U.S. military payloads mated to SpaceX Falcon Heavy rocket for weekend launch

EDITOR’S NOTE: Updated Jan. 14 with one-day launch delay.

Falcon Heavy’s 27 Merlin engines. Credit: SpaceX

Two U.S. military satellites set to ride SpaceX’s Falcon Heavy rocket into geosynchronous orbit more than 22,000 miles above Earth were mated with their launch vehicle Friday at Kennedy Space Center ahead of a scheduled sunset launch this weekend.

Launch spectators on Florida’s Space Coast will be treated with not just a twilight launch, but the double landing of the Falcon Heavy’s two side boosters back at Cape Canaveral around 8 minutes after liftoff. Sonic booms will likely be heard across the spaceport and surrounding areas.

SpaceX is set to launch its fifth Falcon Heavy rocket, powered by 27 Merlin main engines, Sunday during a 37-minute window opening at 5:56 p.m. EST (2256 GMT). The weather in Florida is predicted to be favorable for launch, with a better than 90% probability of acceptable conditions. Forecasters from the U.S. Space Force’s 45th Weather Squadron expect a few clouds, light to moderate, and a temperature around 54 degrees Fahrenheit.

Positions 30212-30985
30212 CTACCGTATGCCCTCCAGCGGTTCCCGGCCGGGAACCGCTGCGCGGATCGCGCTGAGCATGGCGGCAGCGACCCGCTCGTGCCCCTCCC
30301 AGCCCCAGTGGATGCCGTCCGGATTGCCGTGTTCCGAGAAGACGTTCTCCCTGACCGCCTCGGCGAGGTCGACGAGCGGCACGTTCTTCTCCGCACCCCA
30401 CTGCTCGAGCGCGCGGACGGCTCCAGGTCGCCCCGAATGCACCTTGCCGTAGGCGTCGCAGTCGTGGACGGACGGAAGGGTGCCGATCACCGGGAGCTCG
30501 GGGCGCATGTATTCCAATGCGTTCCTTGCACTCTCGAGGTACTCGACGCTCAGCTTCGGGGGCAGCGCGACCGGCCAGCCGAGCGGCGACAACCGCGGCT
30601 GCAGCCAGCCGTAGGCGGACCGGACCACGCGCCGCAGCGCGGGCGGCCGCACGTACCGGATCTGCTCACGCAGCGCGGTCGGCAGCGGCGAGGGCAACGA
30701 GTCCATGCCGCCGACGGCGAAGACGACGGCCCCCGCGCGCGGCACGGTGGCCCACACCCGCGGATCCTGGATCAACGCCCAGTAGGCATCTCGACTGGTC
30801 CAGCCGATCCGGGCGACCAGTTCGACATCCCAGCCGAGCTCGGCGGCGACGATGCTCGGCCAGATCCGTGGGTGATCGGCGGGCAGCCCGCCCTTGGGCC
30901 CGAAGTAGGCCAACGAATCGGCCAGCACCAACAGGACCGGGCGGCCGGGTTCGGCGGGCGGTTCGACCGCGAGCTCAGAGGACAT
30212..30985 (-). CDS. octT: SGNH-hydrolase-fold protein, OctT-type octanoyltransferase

Weather and sea conditions for recovery of the Falcon Heavy’s payload fairing from the Atlantic Ocean could be less favorable, but it’s not clear whether SpaceX would delay the mission to wait for better downrange weather. The launch was delayed from Saturday after SpaceX’s final preflight preparations ran behind schedule at Kennedy.

The semi-classified mission for the Space Force is designated USSF-67. The Falcon Heavy will head east from Kennedy Space Center to kick off the roughly six-hour ascent to geosynchronous orbit, where the rocket will release its tandem payloads one at a time more than 22,000 miles (nearly 36,000 kilometers) over the equator. In that orbit, the satellites will circle Earth in lock-step with the planet’s rotation.